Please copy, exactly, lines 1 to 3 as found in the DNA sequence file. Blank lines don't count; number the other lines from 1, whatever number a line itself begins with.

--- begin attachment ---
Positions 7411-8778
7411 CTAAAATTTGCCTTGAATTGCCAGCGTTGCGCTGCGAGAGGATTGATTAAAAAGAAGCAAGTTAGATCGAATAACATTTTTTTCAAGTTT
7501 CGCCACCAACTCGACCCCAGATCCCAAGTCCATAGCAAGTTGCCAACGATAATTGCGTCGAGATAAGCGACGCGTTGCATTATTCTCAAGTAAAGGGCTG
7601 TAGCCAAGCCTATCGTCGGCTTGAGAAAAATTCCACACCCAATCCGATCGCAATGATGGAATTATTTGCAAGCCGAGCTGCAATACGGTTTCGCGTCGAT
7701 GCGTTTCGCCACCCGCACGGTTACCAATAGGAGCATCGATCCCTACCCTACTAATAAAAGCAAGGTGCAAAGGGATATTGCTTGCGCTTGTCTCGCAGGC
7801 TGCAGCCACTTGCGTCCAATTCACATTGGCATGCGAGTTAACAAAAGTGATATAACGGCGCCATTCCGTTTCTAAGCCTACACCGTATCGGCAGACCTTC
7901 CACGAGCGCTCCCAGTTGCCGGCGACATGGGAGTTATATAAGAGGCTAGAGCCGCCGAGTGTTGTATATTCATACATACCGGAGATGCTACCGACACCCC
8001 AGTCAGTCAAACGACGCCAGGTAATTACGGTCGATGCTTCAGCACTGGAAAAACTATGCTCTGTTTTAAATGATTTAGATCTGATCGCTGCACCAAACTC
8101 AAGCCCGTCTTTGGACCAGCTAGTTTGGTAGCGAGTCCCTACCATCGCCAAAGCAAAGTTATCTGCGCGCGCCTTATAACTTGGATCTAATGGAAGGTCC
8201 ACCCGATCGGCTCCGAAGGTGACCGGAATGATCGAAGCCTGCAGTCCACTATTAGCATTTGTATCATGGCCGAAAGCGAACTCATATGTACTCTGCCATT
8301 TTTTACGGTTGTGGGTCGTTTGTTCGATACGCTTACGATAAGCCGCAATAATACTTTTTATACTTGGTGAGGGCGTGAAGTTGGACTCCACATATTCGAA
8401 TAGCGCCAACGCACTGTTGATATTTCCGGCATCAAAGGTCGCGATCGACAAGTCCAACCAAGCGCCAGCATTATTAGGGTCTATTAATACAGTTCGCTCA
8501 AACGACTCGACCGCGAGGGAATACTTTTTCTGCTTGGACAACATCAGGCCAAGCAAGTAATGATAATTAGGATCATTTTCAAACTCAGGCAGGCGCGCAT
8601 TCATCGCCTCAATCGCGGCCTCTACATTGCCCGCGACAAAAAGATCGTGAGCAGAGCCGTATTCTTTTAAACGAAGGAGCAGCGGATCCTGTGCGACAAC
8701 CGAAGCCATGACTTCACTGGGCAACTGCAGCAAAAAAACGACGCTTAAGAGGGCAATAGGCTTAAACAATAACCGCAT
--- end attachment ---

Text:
Positions 7411-8778
7411 CTAAAATTTGCCTTGAATTGCCAGCGTTGCGCTGCGAGAGGATTGATTAAAAAGAAGCAAGTTAGATCGAATAACATTTTTTTCAAGTTT
7501 CGCCACCAACTCGACCCCAGATCCCAAGTCCATAGCAAGTTGCCAACGATAATTGCGTCGAGATAAGCGACGCGTTGCATTATTCTCAAGTAAAGGGCTG